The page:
Building a dining room table extension
Posted on 13 Nov ’07 by Earl Moore
A while back I had mentioned that I was taking on the project of building a table extension. I’m happy to report that that project is complete and that I’m mostly satisfied with the results.
Our dining room table is a unique South African slate topped unit. The slate from South Africa is unique both in its coloration and by the fact that it’s some of the oldest in the world, estimated at 4 million years. We love the table but it would only comfortably seat six people.
With recent family growth we found ourselves wishing for a table that would seat at least 8 so that we could all eat at one table for those occasions such as Thanksgiving and Christmas.
I’ve got some woodworking experience so it wasn’t too much of a stretch for me to consider building an extension for our current table. I wanted to make an extension that would allow two more people to be seated comfortably and that would fit well with our current table and dining room.
It would also need to be something that can be stored easily when not in use and would need to be completed by our Thanksgiving get together.
As you can see from the photos below I think I accomplished my main objectives with this extension.
[ click above thumbnails for larger images ]
I didn’t try to match the tile inserts because it was very difficult to find matching South African slate and using slate would make the extension very heavy.
The extension is the same height as the original table and you may also notice that the extension has three legs. I used three legs for the following reasons:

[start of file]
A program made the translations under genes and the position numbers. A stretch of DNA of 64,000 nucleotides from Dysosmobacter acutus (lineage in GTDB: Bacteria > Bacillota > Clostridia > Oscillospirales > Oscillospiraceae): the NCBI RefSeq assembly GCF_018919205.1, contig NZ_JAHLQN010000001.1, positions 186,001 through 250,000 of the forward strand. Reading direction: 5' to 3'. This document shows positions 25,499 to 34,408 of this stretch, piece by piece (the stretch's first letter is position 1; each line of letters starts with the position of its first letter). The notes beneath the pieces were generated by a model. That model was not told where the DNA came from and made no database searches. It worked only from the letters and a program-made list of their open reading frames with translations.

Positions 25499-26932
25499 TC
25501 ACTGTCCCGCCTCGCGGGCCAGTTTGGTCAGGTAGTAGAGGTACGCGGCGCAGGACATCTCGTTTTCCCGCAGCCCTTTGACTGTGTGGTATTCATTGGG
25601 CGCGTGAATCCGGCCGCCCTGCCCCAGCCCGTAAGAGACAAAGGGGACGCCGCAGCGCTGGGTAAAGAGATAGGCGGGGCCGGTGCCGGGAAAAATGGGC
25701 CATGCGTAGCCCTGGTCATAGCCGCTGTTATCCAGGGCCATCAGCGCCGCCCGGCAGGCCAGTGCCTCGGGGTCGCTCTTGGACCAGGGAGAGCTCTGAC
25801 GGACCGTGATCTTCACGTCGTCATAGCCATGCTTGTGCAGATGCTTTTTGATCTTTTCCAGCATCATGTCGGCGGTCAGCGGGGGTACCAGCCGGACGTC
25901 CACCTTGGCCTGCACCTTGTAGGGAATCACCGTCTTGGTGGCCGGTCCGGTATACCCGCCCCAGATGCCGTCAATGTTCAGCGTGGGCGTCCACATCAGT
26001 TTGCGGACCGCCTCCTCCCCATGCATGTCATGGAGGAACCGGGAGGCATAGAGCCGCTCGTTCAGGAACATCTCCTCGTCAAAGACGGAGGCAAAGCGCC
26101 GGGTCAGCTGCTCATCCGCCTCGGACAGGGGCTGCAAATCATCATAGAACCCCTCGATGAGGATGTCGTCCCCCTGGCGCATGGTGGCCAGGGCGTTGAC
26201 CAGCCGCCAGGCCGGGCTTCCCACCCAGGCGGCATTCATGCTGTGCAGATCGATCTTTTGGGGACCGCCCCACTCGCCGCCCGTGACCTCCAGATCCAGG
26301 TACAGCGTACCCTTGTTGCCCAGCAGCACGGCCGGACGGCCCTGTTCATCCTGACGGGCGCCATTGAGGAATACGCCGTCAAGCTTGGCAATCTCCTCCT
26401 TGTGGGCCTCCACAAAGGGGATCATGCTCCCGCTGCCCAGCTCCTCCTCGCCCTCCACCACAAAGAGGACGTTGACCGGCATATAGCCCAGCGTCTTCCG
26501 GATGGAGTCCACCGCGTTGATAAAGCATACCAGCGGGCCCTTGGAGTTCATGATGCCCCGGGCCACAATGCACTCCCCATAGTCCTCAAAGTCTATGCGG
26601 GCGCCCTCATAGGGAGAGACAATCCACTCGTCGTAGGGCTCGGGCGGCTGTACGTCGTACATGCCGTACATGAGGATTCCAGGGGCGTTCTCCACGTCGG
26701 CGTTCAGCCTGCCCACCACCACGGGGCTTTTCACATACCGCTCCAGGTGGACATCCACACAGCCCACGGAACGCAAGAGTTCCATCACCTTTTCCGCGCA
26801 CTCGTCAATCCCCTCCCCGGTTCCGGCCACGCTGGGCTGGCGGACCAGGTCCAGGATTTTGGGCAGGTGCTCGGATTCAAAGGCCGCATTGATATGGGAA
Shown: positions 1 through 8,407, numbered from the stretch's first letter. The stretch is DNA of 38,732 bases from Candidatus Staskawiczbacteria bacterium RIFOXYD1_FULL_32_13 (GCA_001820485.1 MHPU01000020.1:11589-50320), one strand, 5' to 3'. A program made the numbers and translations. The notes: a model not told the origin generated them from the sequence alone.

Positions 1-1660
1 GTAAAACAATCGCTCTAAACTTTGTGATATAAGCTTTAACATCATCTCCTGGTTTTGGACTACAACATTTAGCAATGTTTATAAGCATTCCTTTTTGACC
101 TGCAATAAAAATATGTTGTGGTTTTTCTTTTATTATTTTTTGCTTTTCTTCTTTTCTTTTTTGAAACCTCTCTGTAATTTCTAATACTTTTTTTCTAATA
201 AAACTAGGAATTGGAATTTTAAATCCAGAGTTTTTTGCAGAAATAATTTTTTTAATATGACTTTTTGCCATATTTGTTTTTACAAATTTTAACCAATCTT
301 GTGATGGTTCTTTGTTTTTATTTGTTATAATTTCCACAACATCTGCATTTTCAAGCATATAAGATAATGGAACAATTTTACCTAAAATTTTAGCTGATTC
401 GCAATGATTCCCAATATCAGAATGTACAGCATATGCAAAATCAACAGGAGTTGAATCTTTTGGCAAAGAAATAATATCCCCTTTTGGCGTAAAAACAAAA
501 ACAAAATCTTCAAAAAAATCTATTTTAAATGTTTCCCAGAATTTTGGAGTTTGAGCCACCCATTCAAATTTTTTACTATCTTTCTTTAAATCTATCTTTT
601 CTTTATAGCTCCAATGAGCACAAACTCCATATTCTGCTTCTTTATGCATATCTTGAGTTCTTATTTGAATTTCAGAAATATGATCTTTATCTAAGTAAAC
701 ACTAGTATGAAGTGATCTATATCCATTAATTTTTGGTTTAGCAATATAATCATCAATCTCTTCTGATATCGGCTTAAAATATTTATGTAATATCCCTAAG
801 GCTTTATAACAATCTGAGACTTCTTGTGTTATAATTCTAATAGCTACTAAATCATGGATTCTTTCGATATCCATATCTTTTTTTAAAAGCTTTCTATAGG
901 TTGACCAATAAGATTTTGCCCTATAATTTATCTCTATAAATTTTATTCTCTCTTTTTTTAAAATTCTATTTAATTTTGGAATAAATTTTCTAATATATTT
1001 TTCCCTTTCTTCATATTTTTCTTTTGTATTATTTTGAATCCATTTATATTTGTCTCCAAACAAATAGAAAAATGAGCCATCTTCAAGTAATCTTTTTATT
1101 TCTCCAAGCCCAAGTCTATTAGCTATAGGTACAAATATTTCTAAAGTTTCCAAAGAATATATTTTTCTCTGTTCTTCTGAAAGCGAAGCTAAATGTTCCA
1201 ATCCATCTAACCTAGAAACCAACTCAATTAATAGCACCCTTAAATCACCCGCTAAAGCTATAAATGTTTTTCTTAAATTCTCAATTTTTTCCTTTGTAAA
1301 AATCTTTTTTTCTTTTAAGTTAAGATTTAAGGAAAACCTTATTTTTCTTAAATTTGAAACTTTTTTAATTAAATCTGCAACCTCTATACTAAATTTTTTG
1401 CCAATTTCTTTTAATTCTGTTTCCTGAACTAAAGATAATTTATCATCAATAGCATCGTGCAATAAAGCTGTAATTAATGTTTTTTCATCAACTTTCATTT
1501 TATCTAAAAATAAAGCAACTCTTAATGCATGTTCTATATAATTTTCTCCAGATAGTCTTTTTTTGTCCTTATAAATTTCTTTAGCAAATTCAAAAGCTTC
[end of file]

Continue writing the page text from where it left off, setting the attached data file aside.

- since it takes three points to make a plane, the extension always sets level without the occasional rocking due to an uneven surface that you might get with four legs;
- with only a single table leg in the center of the long side of the extension facing the table, it gives unobstructed leg room to the guest using the extension; and
- with the extension butted up to the table there is little danger of the extension tipping over due to only having this single center leg on that side of the extension.
The original table’s wood is a cherry. My extension used a combination of pine and birch board so I couldn’t match the finish. By using a dark mocha brown I came up with a color that was at least complimentary to the table.
The legs of the table can quickly be screwed off for easy storage. Also, with a table cloth across the table and extension you can’t tell that it’s not one long table.
I’m fairly happy with the results of this project. Of course I could tell you everything wrong with it and would make changes and improvements if done again.
I may have made a mistake tipping my hand that I can do woodworking. I’ve now got a couple of rooms of crown molding to put up, build a new mantle construct for a fireplace and eventually take up some carpet and lay a wood floor.